To slip into such moments flickering before and possibly through me is why I return to take my seat. To live vicariously, don’t we all? And tied to this, if I remain open, is the invitation to be awed. I cannot dance like Christina Chan and Aymeric Bichon in Stephanie Lake’s new work Replica, but I can be transported, spun, and elevated. To this end, I recently found myself at Scots’ Church to hear Mozart’s Requiem (K626) using instruments of the composer’s time, performed by the Australian Chamber Choir, directed by Douglas Lawrence, sung alongside Palestrina’s Stabat Mater, on a Sunday afternoon. I cannot play the timpani, nor the basset horn, but I can listen to them played by others (namely, the musicians from the Melbourne Baroque Orchestra). And whilst my ears may have failed to detect the tonal gradations within Mozart’s Requiem, my eyes registered them in the flickering of light that made the stained-glass windows a cast of luminous dancers. I saw the sound of the bassoons, and trumpets, and trombones, in the blaze of reds, and blues, and golds. Just as Replica, allowed me to see a colour spectrum near ultra-violet, like a bird, this performance let me see what I normally cannot: four-dimensional colour as sound.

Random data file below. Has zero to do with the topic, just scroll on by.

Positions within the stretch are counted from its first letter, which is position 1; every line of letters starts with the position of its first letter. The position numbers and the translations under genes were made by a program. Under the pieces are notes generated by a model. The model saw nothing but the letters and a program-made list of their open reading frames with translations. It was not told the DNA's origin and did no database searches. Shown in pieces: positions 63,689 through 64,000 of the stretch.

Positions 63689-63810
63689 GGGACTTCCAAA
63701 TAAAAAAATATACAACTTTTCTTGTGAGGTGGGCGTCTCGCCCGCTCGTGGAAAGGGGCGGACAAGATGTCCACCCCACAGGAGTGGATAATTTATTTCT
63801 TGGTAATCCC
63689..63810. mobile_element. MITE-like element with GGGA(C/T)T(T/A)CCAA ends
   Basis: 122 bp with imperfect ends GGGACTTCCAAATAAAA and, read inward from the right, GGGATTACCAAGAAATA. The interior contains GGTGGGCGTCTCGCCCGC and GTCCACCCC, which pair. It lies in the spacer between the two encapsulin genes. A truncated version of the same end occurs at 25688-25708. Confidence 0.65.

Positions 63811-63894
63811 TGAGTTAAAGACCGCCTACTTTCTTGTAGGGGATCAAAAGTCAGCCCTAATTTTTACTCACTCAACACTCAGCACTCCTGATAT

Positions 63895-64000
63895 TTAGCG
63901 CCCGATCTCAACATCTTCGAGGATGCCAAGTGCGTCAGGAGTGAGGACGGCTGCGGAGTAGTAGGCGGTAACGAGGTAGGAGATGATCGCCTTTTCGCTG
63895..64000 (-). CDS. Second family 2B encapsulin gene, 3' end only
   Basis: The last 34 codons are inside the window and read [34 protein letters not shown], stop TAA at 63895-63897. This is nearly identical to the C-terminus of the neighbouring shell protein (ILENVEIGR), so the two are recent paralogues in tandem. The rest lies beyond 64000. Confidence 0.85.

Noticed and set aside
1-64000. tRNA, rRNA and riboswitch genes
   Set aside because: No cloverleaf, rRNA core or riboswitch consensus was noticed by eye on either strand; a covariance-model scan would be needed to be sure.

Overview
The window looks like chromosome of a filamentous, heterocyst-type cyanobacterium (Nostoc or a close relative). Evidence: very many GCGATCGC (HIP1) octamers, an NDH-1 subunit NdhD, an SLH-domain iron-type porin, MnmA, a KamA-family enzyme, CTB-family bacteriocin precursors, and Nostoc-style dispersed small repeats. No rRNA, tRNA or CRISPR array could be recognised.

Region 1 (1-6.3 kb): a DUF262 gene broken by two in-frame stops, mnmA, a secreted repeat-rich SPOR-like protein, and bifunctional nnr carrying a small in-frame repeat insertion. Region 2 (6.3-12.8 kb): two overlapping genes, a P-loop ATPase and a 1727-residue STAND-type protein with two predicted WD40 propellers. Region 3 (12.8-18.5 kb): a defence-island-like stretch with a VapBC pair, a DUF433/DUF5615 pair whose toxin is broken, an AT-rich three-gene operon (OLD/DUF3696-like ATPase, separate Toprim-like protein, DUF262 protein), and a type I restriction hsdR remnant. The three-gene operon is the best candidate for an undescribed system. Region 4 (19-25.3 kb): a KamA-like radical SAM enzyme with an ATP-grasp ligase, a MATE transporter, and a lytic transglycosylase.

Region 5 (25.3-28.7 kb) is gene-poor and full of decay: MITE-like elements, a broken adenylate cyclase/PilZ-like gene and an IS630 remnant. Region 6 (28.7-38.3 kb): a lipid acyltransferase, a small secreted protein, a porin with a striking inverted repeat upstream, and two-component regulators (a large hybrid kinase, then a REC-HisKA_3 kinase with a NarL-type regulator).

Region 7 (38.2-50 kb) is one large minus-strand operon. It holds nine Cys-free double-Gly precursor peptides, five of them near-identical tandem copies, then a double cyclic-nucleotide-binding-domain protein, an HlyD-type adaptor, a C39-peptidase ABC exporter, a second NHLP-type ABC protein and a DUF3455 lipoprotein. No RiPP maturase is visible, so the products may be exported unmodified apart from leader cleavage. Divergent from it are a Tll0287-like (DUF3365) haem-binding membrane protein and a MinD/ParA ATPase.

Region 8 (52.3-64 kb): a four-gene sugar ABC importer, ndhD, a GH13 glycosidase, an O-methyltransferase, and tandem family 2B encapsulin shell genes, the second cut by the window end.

A handful of films which have featured Mozart’s Requiem come tripping off the tongue: Eyes Wide Shut (1999), Amadeus (1984), of course, Primal Fear (1996), a turn for the books, The Mother and the Whore (1973), less so, admittedly. To say little of The Big Lebowski (1998), Happiness (1998), and Elizabeth (1998). With cinema so close to the mind, and lodging in the same building, it is no wonder I thought of Andrei Tarkovsky as I left Scots’ Church, my head filled with the sounds of the ACC, and the sensation that I was now in some place else, through largely no doing of my own. In the space of sixty minutes perched upon a pew, I’d been transported somewhere else, no tax paid for a pair of novice ears. When Tarkovsky wrote (in Sculpting in Time) of films ability to sculpt for the viewer, and in turn their consciousness, “the opportunity to live through what is happening on the screen as if it were his own life, to take over, as deeply personal and his own, the experience imprinted in time upon the screen, relating his own life to what is being shown”[ii], to me he could also be referring to music (and dance) and the experience of taking it as one’s own. The passage of time, condensed only to expand, and reverie the outcome. In one hour, a deliciously condensed and expanded view of all it is to be human that is authentic to my experience of reality. “The eternal within the finite, the spiritual within matter, the limitless given form”[iii], yes, I left the performance in an entirely different frame of mind, ever-elevated by a fugue. (Thank-you Australian Chamber Choir and Melbourne Baroque Orchestra. Because every thing informs everything, I like to think that there is some part of the meditation of Requiem in the wings of our albatross.)